The Impacts of Climate Change on Storm Tracks in the PCMDI Suite of Models

- Indicates paper has been withdrawn from meeting
- Indicates an Award Winner
Monday, 18 January 2010: 2:00 PM
B211 (GWCC)
Natalie Gaggini, Saint Louis University, Saint Louis, MO; and T. P. Eichler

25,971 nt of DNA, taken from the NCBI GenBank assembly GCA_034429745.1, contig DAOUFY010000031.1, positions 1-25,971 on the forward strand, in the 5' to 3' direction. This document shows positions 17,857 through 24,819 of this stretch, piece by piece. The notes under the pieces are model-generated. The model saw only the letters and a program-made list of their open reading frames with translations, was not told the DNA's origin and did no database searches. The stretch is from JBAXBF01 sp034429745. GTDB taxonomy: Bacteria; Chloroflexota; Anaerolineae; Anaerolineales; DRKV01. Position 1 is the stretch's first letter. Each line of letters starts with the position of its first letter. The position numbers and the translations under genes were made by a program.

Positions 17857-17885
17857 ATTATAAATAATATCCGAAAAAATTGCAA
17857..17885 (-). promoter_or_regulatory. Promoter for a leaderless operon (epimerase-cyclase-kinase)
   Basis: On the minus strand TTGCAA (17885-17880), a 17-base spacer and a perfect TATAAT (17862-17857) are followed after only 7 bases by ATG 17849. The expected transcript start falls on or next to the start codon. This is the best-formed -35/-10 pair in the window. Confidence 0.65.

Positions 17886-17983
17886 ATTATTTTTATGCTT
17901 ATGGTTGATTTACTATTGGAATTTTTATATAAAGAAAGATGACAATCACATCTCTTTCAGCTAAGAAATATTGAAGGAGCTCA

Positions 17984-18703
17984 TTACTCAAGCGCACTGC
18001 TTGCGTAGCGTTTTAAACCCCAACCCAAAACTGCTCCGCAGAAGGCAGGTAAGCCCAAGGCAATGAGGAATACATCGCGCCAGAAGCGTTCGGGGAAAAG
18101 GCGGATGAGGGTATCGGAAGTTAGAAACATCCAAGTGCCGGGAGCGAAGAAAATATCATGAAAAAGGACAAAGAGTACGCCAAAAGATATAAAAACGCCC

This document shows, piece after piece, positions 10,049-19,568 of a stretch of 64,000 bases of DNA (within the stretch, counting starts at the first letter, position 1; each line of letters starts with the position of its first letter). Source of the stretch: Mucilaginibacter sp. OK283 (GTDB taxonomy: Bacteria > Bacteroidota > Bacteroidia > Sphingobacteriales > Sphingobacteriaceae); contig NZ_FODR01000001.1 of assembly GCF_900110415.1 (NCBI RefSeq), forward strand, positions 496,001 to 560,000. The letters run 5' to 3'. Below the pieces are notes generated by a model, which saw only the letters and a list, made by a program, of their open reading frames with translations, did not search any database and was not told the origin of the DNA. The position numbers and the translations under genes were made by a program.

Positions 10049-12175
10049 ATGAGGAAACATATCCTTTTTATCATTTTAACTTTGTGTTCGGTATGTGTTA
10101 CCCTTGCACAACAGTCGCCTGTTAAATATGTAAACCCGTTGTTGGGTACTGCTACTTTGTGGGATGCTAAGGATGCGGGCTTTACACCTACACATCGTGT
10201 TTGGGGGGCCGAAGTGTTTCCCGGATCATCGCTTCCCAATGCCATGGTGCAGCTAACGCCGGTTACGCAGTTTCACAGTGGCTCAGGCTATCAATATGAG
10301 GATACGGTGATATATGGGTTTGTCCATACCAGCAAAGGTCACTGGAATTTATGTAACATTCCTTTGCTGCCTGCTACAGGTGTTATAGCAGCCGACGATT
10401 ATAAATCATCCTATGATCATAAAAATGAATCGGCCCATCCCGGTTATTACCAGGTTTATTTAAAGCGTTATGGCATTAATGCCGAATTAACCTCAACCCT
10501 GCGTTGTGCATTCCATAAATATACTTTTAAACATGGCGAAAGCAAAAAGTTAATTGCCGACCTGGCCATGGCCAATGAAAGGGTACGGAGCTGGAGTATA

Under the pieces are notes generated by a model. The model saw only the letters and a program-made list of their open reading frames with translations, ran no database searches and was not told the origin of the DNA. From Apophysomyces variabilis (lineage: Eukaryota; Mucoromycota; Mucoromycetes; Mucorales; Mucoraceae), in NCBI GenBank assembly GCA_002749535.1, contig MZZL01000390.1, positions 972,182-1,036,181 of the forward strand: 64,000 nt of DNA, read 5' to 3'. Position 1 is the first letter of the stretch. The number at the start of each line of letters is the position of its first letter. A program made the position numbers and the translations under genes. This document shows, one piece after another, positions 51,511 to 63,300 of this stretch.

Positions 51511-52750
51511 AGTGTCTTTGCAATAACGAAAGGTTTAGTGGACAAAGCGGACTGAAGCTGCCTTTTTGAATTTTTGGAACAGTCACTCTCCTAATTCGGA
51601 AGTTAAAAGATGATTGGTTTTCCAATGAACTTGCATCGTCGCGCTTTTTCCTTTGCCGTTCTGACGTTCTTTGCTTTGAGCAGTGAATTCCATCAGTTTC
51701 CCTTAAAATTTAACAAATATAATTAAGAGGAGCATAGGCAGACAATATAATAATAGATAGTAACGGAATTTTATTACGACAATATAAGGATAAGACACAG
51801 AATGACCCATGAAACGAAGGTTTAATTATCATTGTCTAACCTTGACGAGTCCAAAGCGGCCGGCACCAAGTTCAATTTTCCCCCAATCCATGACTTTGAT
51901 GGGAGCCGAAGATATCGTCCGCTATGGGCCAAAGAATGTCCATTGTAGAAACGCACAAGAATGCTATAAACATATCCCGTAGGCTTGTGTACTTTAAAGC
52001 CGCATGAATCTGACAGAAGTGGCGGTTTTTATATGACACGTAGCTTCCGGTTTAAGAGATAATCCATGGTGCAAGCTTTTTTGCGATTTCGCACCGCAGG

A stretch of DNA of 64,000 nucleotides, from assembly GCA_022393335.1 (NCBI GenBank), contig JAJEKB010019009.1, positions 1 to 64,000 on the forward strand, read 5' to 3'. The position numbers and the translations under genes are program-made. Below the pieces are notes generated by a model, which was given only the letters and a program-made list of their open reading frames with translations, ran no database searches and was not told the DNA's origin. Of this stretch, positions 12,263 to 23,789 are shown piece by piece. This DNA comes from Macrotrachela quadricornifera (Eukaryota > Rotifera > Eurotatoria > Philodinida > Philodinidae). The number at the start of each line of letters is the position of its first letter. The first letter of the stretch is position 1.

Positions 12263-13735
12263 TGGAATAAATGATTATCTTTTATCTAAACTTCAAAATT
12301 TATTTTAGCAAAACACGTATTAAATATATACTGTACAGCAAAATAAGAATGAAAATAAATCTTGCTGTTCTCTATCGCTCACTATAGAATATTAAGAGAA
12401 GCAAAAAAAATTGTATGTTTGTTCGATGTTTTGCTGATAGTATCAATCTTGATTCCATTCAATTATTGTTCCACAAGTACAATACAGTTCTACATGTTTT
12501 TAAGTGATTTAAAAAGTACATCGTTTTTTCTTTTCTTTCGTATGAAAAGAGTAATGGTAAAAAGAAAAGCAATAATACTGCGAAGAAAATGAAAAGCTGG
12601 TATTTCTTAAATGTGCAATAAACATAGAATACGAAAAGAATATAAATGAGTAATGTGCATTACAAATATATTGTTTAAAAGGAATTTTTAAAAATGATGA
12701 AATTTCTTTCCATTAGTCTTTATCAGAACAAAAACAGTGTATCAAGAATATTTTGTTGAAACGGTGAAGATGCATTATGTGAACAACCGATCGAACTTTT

A topic which is gaining an increasing amount of attention from the climate community is the role that synoptic-scale storms play in the current and future climate. Given the impacts of extreme weather events on the general public coupled with a growing population on a global scale, it is important to understand how synoptic-scale storm tracks change in response to global warming. We have generated storm tracks from the Program for Climate Model Diagnosis and Intercomparison (PCMDI) suite of models which are based on the IPCC 4th Assessment Report. Storm tracks are generated by applying a storm track program to six-hourly sea-level pressure (SLP) data. To gauge how the models performed for the current climate, we have generated storm track frequency and intensity climatologies from the climate of the 20th century runs for the years 1991-2000 as a baseline for the current climate. To evaluate the effects of global warming on storm tracks, we also generate storm tracks for years 2050, 2100, 2150, 2200, and 2300 from the A1B scenario of the PCMDI model suite. The year 2050 will give us a perspective on how extreme events linked to storms may change as climate change is evolving. Since CO2 is fixed at 720 PPM for the other years, a comparison of these years will test the robustness of changes in storm tracks due to global warming. Analysis of storm tracks from the PCMDI suite of models will not only provide a benchmark on the ability of climate models to reproduce extratropical cyclones in the current climate, but will also give a perspective on how storms may behave in the future.